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Ian Reid (Nusi) is a Heiltsuk artist whose work I have been watching for a while. For a long time, I was determined that the first Reid piece that I would buy would be one of his Chilkat ravens, like the one that was in the Continuum show at the Bill Reid Gallery. However, when “Working Shaman” came into the Inuit Gallery last month, I leaped at the chance to buy it. The mask is a simple one in some aspects, but all the more appealing for that reason.

If you have read anything about shamanism on the Northwest Coast, you may remember that shamans typically did not wash or cut their hair. This is the main element in Reid’s mask, with its unkempt hair and mustache, its carelessly-tied topknot, and the white feathers. The blending of the red paint into the color of the unpainted wood also suggests a lack of cleanliness, or at least the chapped complexion of someone who spends most of his time outdoors.

Many shamans had a fearsome reputation (certainly, their graves were isolated, and not places where people lingered). This reputation is played upon in many modern renderings of shamans, but Reid has taken a different approach. His shaman is not so much a figure of fear as an eccentric. The unfocused eyes and slightly parted lips suggest the trance state of someone imperfectly grounded in the everyday world.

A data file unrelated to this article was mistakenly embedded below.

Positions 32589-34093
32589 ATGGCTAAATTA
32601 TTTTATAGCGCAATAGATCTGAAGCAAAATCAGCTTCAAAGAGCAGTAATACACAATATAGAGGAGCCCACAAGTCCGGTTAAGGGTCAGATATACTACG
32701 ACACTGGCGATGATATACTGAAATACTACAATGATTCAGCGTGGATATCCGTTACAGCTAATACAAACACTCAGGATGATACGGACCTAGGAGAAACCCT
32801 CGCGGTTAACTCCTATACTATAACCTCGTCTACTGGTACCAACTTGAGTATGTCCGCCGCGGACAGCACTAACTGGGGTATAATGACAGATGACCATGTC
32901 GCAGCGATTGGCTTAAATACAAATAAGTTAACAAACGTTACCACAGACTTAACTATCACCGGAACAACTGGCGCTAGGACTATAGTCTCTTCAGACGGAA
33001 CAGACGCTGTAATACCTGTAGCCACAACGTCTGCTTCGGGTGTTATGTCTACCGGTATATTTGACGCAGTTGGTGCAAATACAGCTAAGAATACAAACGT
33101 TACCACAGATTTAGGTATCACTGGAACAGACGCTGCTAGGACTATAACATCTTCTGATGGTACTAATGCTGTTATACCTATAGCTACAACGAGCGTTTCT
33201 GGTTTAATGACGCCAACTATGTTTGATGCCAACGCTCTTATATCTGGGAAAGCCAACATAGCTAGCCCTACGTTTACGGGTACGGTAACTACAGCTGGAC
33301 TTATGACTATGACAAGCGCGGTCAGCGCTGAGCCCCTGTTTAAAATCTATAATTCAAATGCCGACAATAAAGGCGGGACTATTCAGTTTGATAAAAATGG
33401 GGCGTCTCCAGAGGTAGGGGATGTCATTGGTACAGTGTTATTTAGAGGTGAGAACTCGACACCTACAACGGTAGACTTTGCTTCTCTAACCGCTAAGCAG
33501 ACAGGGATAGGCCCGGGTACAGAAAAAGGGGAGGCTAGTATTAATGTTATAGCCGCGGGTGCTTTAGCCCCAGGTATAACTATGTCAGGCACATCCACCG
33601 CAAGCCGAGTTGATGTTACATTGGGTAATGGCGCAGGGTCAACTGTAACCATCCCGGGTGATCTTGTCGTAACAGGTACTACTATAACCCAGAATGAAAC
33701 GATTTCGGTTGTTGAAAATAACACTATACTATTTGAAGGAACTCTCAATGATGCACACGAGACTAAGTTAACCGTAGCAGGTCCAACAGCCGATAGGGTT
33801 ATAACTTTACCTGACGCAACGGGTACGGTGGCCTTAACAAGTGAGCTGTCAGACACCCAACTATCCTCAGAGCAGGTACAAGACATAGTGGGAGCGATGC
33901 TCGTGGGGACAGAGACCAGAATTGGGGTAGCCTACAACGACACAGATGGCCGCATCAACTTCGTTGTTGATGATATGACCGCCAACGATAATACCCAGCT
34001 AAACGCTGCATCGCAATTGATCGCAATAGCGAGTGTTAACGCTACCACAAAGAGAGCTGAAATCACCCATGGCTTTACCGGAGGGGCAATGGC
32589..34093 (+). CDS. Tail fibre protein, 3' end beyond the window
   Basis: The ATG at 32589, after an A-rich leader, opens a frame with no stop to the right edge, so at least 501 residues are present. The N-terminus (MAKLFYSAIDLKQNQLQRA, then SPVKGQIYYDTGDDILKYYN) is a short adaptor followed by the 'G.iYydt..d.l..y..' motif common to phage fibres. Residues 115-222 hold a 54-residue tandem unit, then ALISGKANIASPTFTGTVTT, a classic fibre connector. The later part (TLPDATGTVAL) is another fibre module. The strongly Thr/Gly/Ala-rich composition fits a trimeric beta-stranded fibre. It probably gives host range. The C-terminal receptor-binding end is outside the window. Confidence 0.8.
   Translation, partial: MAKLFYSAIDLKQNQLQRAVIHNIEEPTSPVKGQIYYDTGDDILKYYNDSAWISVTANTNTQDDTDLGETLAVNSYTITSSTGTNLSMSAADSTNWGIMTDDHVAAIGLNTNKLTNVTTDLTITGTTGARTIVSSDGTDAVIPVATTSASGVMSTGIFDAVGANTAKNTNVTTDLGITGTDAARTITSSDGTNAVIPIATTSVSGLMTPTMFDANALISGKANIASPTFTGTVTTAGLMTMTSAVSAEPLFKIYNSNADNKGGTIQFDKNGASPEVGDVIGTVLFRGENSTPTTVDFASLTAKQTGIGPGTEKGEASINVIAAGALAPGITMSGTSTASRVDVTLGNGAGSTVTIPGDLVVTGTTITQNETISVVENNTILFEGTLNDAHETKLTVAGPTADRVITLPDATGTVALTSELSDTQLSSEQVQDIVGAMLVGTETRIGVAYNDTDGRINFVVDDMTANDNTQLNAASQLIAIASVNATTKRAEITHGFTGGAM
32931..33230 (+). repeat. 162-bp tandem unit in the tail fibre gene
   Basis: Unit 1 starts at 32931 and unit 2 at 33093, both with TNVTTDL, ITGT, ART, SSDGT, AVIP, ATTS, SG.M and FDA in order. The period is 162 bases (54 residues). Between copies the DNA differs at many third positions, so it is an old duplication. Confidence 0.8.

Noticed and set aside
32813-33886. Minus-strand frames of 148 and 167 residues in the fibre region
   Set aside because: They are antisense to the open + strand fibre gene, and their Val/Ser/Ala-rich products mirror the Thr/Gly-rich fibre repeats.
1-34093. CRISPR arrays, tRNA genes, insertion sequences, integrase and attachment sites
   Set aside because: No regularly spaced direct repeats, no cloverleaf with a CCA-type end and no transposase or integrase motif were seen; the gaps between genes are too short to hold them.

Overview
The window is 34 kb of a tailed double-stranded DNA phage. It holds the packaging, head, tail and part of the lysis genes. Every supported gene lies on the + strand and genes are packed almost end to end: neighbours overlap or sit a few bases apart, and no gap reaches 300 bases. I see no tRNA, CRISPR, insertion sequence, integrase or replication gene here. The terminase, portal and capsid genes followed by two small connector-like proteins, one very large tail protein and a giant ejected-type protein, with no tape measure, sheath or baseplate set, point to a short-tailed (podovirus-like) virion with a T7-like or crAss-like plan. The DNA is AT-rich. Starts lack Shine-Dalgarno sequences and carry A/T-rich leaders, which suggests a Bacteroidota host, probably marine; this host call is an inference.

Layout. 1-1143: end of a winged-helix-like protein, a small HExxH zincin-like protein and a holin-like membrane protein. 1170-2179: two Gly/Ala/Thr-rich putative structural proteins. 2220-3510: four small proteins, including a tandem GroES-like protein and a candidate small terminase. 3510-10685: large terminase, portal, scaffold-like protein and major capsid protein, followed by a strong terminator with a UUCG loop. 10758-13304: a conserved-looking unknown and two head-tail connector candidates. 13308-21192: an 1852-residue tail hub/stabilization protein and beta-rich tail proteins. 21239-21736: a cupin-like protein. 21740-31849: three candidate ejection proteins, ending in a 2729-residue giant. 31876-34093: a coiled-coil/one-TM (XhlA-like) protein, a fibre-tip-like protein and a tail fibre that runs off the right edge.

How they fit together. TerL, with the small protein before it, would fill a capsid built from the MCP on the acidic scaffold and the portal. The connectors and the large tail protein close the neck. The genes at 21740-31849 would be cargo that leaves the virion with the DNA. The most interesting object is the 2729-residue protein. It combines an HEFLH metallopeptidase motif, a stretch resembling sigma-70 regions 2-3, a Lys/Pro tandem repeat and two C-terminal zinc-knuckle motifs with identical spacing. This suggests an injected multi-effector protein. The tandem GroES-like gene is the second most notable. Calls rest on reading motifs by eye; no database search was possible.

This is the first Heiltsuk piece I have bought, and I admit to knowing almost nothing of the Heiltsuk artistic traditions, mainly because they do not seem to have been studied in their own right. However, the carving and the painting suggest a tradition that I would expect from the Heiltsuk’s physical location: It mostly resembles the Kwakwaka’wakw, but also has a touch of northern formline as well.

Saying more is complicated by the fact that Reid seems to be drawing on 19th century sensibilities, rather than working as a modern artist familiar with the formal rules of formline. The formline on the mask is looser than modern artists usually draw today, and the U-shapes are independent decorations, not elements contained by the formline. In fact, such formline as appears is thin and almost overwhelmed by the red of the eye sockets and nose, and around the mouth.

Where you can see the plain wood, it looks old rather than recently carved. Add the smearing of the red, and the general impression is of an old mask – dug up, perhaps, from a shaman’s grave to put on display in a museum.

Given that much of Reid’s work is ceremonial and communal, this impression is probably deliberate. Artists who work both commercially and cultural generally make a distinction between the two types of work and, looking for a tradition for non-cultural work, what better place to find it than in a museum? That this is a mask to look at, not to be danced, is emphasized by the fact that not only are there no eye holes, but neither are there are any holes for the nostrils — not even an indication of where they would be.

Portrait masks can be hard to do well. Many carvers – and buyers – prefer bird or animal masks, that seem more imaginative. But in depicting a shaman and giving the mask a patina of historicity, in “Working Shaman,” Reid shows that a portrait mask can be as imaginative as any.